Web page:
When New York State closed all essential businesses in late March, it left millions of people with questions about how to get medication without putting themselves at risk for COVID 19. That includes the nearly 30,000 people who receive methadone to treat opioid addiction across New York City, 15,000 of whom will have to isolate at home at some point during the pandemic, according to the city’s Department of Health.
On April 20, New York City introduced a pilot program to deliver methadone to some patients isolating due to COVID-19. While the amount of deliveries so far is small — only 20 deliveries were made to a total of 17 people as of May 5 — it’s a huge step that advocates are hoping could be a model for how NYC, and cities across the country, provide opioid treatment even after the pandemic subsides.
“It’s amazing, unprecedented, ground-breaking and will be something that we’ll continue to fight to make sure that it stays in place after COVID has passed,” says Jasmine Budnella, drug policy coordinator at the non-profit VOCAL NY, a statewide organization that addresses homelessness, HIV/AIDS and the drug war..
Deliveries began in the last week of April to people isolated in hotels, starting with people experiencing homelessness and expanding to those isolated by the state’s Office of Emergency Management because of their symptoms. A representative from the Department of Health said the city is hoping to begin methadone deliveries to homeless shelters by next week.
The city’s Department of Health told Next City that as of May 7, people who were recently released from city jails due to COVID-19 vulnerabilities would receive methadone at hotels where they are being isolated by the Mayor’s Office of Criminal Justice.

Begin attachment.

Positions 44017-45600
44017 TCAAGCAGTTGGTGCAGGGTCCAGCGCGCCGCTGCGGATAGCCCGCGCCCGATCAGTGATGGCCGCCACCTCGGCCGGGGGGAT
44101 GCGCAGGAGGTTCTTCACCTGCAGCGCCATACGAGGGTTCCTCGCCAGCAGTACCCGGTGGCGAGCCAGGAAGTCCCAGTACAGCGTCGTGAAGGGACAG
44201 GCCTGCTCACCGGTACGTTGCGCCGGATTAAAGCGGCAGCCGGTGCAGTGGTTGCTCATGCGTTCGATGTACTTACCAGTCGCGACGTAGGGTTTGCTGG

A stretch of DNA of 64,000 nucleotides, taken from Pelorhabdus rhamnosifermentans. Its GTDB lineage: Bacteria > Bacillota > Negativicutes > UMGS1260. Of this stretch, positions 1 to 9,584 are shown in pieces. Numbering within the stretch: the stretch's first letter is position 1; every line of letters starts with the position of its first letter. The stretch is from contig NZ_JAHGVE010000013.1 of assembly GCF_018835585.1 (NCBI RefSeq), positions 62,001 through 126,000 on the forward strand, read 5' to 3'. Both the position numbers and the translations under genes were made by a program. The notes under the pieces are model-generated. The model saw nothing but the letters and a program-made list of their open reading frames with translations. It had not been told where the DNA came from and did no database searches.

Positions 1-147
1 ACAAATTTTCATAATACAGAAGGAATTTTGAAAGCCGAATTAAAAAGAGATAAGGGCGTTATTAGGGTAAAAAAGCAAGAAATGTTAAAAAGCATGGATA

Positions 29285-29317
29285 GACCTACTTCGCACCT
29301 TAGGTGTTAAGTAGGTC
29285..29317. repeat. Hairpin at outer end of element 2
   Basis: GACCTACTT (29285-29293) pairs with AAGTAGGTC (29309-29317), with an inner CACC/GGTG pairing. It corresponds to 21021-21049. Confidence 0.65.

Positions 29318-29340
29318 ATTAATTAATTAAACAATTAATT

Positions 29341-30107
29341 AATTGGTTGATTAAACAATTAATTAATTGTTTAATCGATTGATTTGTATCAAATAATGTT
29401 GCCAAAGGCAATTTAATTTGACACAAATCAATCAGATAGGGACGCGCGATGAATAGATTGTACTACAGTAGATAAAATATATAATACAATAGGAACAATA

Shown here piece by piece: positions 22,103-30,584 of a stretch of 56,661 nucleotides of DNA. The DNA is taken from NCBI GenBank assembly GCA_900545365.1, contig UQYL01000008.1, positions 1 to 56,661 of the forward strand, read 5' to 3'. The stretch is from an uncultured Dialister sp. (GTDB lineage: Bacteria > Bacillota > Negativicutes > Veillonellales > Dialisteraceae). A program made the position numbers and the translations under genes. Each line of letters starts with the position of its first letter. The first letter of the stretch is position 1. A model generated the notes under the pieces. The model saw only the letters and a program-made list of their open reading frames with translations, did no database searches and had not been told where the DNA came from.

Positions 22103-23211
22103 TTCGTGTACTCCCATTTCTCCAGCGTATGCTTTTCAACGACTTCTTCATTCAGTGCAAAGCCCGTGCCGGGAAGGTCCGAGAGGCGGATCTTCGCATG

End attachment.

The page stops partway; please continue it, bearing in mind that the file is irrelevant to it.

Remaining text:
And beginning the same week, deliveries are being made to some private residences, beginning with people who are COVID-19 positive or who have symptoms, and elderly, high-risk populations.
The path was paved when federal regulations were eased early in the crisis. On March 16, the federal government lifted limits for take-home doses of opioid treatment. Normally, methadone is tightly regulated, with take-home doses limited. States could request a waiver that would allow for up to 28 days of take-home doses for patients considered “stable,” and 14 days of doses for those who are less stable. If a state’s waiver is approved, changes apply to everyone in the state, although a patient’s individual physician must decide the correct dose and take-home supply. On the same day, the federal Drug Enforcement Administration temporarily permitted delivery of methadone, which is used to treat opioid addiction because it limits withdrawal symptoms and reduces cravings.
Budnella said that providers were hearing from advocates, from people with addictions, and their loved ones, who were initially alarmed by the state’s stay-at-home orders and were not getting clear information about how to get opioid treatment while isolating. As people in the community pushed providers to make deliveries, they realized many wouldn’t have the capacity.
Allegra Schorr is president of the Coalition of Medication Assistant Treatment Providers, and owner of West Midtown Medical Group, an opioid treatment provider. Schorr says once she realized methadone would have to be delivered, it was clear her organization wasn’t prepared to do it. Her staff lacked personal protective equipment, and many were starting to call in sick.
Schorr says she reached out to state agencies, including the Governor’s office and the state Office of Addiction Support and Services, as well as the state and city departments of health. The agencies came together to help launch a methadone delivery program, led by the city’s Department of Health and the NYC Mayor’s Office.
Dr. Denise Paone, director of research in the city’s Alcohol and Drug Use Prevention Bureau, says the program, while small right now, will expand in the coming weeks.